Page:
Two Kings

Two Kings

Initial setup

e1, e8, f1, f8: King
d1, d8: Queen
a1, a8, h1, h8: Rook
c1, c8: Bishop
b1, b8, g1, g8: Knight
a2-h2, a7-h7: Pawns

Moves at a Glance

Click on a piece below to see its moves

Sliding capture or non-capture,
can be blocked on any square along the ray

Unblockable leap (capture or non-capture)
Non-capture only
Capture only


Piece ID value Moves (Betza notation) Remarks
King K - K Can castle with Rook, moving 2 steps towards it
Queen Q 9.5 RB or Q
Rook R 5 R
Bishop B 3.25 B Color-bound
Knight N 3.25 N
Pawn P 1 mfWcfF Promotes to Q, R, B, or N on reaching last rank

Pawn peculiarities


An e-file King that has not moved before can move two squares in the direction of a Rook that has not moved before, in which case that Rook is moved to the square the King skipped over. This is only allowed if all squares between King and Rook are empty, when the King is not in check on the square it came from, and would not be in check on any of the squares it skipped over.

General rules

Differences with FIDE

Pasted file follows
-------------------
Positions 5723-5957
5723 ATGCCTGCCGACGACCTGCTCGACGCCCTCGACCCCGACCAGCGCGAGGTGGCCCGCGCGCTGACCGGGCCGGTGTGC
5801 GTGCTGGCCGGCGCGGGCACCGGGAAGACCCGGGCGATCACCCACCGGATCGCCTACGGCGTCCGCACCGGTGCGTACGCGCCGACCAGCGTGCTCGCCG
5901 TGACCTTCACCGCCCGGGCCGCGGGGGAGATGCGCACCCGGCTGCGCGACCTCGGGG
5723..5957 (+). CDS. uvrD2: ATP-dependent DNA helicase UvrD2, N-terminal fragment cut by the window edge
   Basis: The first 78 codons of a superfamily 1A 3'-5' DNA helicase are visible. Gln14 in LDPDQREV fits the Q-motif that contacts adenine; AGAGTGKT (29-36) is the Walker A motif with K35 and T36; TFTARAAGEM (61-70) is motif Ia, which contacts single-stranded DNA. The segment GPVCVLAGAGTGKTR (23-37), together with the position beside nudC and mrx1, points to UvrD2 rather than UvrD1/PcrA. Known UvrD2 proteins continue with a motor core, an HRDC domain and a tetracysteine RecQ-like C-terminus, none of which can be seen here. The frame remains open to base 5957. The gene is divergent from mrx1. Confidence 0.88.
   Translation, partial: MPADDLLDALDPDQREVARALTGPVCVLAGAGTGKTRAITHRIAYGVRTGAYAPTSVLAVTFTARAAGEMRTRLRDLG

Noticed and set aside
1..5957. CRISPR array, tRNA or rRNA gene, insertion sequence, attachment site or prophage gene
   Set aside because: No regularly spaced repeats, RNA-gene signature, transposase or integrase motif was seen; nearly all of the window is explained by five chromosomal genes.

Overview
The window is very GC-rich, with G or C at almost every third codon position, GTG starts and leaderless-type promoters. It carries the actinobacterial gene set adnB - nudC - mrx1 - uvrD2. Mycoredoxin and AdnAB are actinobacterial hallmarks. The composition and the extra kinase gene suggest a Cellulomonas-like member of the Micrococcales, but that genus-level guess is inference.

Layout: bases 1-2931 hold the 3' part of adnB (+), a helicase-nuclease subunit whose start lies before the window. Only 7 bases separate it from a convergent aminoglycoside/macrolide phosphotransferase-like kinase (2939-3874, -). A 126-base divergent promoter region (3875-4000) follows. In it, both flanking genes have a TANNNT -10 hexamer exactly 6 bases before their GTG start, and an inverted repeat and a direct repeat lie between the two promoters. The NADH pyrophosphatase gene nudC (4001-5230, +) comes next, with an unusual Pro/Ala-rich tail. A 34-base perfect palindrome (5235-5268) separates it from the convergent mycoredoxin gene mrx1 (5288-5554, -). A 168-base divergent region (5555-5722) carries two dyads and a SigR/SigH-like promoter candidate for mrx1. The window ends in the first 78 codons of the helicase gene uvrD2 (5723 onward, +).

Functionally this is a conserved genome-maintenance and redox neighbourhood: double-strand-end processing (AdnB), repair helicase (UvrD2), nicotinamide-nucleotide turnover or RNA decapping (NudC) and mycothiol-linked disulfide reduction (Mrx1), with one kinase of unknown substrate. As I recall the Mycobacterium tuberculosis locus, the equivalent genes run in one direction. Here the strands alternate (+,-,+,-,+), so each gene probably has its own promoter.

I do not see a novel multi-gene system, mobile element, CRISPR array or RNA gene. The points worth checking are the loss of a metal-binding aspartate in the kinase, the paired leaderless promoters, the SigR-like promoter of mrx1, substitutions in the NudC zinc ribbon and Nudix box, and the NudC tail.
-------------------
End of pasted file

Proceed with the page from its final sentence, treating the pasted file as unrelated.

You have a pair of Kings, and only a single Bishop. Only one of the Kings is royal, but which one can change during the game, as it depends on their relative location on the board.

Strategy issues

It is not possible to force checkmate on a bare King with just a single Bishop or Knight (in addition to your own King). Two Knights cannot do that either. Two Kings can force checkmate on a bare King.

Your non-royal King can be exposed to capture, and thus captured. After that, the remaining King will always be royal.

Once both sides are down to a single King, this variant degenerate to orthodox Chess.

The spare King is a tough defender, because it cannot be attacked by the opponent's royal King. So if all the attacker's power is in a single piece, the defending King pair has little to fear when they protect each other. This makes even KQKK is a draw (provided the Kings can connect).